It's correct that "Sehr gerne." can be translated to each of those English expressions. While those expressions indeed have something in common they also have subtle but distinct meanings. So at the end of the day it clearly depends on the context.
In your example, the German expression "Sehr gerne." is simply a variation of "Ja, bitte." and, as such, is translated to "Yes, please.". You politely accept an offer that was made to you.
Similarly, when you accept a request of someone (like, accepting when someone wants to sit down next to you), you can go with "Yes, please" / "Sehr gerne.". In that context, however, "With pleasure" is an equally valid response and so is the German "Mit Vergnügen.". (Though, this isn't commonly used).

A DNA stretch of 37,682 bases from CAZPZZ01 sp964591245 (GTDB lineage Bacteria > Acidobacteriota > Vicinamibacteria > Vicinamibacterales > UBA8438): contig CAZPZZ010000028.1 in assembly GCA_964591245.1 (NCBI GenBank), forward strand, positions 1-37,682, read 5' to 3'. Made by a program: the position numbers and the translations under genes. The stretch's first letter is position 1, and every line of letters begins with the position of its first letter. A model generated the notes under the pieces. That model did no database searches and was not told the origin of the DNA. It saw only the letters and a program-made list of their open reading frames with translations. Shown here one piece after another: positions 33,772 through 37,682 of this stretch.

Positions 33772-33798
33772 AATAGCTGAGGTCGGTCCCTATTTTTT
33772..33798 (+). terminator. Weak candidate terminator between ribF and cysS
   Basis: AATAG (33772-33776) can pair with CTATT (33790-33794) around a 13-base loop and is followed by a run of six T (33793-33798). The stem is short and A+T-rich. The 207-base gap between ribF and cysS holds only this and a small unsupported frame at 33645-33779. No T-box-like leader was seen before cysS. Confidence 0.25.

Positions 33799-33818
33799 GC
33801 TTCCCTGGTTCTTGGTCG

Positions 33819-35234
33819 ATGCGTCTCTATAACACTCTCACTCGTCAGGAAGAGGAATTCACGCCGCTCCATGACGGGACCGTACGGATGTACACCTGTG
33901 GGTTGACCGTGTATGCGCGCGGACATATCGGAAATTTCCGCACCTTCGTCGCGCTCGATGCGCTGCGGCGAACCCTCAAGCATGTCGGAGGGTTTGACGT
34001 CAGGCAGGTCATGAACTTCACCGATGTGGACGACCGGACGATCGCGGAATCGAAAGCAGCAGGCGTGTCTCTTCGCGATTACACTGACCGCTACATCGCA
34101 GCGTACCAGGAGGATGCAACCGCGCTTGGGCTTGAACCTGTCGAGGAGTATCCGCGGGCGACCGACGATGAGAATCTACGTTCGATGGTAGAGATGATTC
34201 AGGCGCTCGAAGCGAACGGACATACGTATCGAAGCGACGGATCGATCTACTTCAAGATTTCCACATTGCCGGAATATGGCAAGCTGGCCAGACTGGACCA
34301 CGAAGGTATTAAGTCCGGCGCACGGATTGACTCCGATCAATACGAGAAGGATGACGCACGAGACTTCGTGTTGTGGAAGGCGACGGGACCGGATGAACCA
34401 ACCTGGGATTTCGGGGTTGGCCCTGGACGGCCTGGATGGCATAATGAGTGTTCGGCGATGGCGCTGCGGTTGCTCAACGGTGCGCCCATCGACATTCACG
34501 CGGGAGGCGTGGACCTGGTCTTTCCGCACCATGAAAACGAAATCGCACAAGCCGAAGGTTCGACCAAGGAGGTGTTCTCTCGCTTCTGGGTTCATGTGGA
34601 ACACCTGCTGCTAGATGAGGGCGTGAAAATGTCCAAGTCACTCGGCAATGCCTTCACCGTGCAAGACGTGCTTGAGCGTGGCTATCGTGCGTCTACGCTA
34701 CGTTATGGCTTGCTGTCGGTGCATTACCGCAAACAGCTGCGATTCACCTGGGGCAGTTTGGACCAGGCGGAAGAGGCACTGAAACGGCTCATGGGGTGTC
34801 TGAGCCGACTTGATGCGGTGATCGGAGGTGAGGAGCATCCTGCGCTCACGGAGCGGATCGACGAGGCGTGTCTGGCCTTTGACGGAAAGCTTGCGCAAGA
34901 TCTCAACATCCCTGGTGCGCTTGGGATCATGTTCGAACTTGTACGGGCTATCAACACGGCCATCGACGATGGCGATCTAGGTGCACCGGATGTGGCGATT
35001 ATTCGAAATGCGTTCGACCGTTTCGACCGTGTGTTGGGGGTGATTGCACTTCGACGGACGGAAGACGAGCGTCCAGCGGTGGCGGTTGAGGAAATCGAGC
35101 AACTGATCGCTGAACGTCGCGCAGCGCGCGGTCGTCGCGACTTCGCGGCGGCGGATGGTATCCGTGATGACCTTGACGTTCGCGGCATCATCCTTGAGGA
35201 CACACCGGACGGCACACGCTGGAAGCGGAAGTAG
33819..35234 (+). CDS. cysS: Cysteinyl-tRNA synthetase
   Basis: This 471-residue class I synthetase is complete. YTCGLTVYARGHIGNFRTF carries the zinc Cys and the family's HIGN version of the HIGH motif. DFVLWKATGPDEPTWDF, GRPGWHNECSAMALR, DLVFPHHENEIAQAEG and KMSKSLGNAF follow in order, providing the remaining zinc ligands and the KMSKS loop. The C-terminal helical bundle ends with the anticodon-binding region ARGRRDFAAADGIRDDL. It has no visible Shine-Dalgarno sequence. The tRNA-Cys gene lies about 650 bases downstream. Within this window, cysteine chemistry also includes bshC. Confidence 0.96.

The expressions "You're welcome", in contrast, is used as a reply when someone thanked you for a favor you've just did. This is usually translated as "Gern geschehen.", sometimes shortened to "Gerne." or "Sehr gerne.".
So, here's a dialog with your example where "Gerne" is used in two distinct ways.
A: Soll ich dir eine Bahncard mit bestellen?
B: Sehr gerne. (=> Ja, bitte.)
(1 Woche später.)
A: Hier, deine neue Bahncard.
A: Sehr gerne. (=> Gern geschehen.)